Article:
Education has had problems for years, but teachers were able to hold their own. With the advent of mothers going to work, welfare rolls growing, illegitimate pregnancy rates rising, children without fathers, family values eroded. Loss of respect for all authority soon followed. With these difficult problems good teaching became impossible! The final outcome of this loss of values in many cases has seen an increase in serious crime.

With mothers at work, a corresponding number of good students declined in classrooms. Those mothers who traditionally helped their children with homework, now had no time or were too tired. The fathers, who also worked, found themselves in the same predicament.

We know the schools have problems, but the root cause of these difficulties begin at home. What do we do? Hopefully a few of the following suggestions will begin to solve this overwhelming erosion of our lives.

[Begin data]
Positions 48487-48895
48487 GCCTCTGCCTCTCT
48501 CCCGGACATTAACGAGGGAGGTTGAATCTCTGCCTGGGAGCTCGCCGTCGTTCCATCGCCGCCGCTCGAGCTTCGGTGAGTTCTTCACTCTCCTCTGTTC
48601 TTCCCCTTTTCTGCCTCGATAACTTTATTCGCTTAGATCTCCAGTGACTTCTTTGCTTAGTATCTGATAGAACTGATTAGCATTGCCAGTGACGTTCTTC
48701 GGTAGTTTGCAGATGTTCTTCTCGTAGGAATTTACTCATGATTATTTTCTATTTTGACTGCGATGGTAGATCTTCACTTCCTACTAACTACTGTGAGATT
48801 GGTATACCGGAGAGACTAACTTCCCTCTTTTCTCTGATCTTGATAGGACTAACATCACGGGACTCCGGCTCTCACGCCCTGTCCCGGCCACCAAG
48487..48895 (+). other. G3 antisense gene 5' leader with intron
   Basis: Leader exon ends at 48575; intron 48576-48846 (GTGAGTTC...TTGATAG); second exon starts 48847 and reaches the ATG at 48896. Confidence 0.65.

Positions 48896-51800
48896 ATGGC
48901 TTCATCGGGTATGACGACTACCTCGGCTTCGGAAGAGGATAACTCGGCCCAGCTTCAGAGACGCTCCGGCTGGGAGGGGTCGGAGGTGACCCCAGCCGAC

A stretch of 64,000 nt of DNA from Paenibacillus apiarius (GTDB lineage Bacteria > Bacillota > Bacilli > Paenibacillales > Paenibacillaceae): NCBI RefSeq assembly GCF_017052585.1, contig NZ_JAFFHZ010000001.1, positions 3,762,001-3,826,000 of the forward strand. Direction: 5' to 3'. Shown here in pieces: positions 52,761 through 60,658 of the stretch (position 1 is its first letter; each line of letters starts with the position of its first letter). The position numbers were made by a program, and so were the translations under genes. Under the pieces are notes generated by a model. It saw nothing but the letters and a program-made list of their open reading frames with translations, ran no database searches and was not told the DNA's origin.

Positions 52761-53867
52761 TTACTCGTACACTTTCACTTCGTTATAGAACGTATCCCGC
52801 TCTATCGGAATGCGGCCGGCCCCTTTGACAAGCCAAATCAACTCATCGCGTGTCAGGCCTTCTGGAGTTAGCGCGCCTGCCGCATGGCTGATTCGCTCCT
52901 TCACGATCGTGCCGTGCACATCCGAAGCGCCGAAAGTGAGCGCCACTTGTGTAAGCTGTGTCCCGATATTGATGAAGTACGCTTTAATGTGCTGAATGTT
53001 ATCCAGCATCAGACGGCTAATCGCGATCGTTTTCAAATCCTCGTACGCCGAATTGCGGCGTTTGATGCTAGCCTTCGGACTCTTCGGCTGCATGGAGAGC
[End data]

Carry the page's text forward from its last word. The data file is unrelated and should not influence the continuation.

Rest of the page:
A possible solution is having volunteers help the students with their homework, with reading at the core, at the students’ homes, schools, churches and community centers after school or at night. We can use high school and college students, parents, retired teachers or senior citizens as tutors. In essence, everyone. This would be ideal for many high school students doing their senior projects.

This concept, right from its inception as you probably realized, has as many holes as Swiss cheese and fraught with hazards. But sometimes the impossible may be the answer. The whole idea and solution will require tremendous sacrifice and time on the part of those involved.

There are so many intangibles with the ideas I’m going to present, you’ll understand what I meant in the previous paragraph.

THE PROGRAM: First, we’ll begin with a neighborhood concept. Why? The child will feel more comfortable with someone who lives close by, possibly in the same apartment complex or house on the block. This will help create a closer, neighborly feeling. Hopefully, others will get involved when they see what their neighbors are doing.

We can use the child’s home, neighborhood schools, churches or community centers, all possibly within walking distance of their homes. Of course this project will involve all groups regardless of race or religion.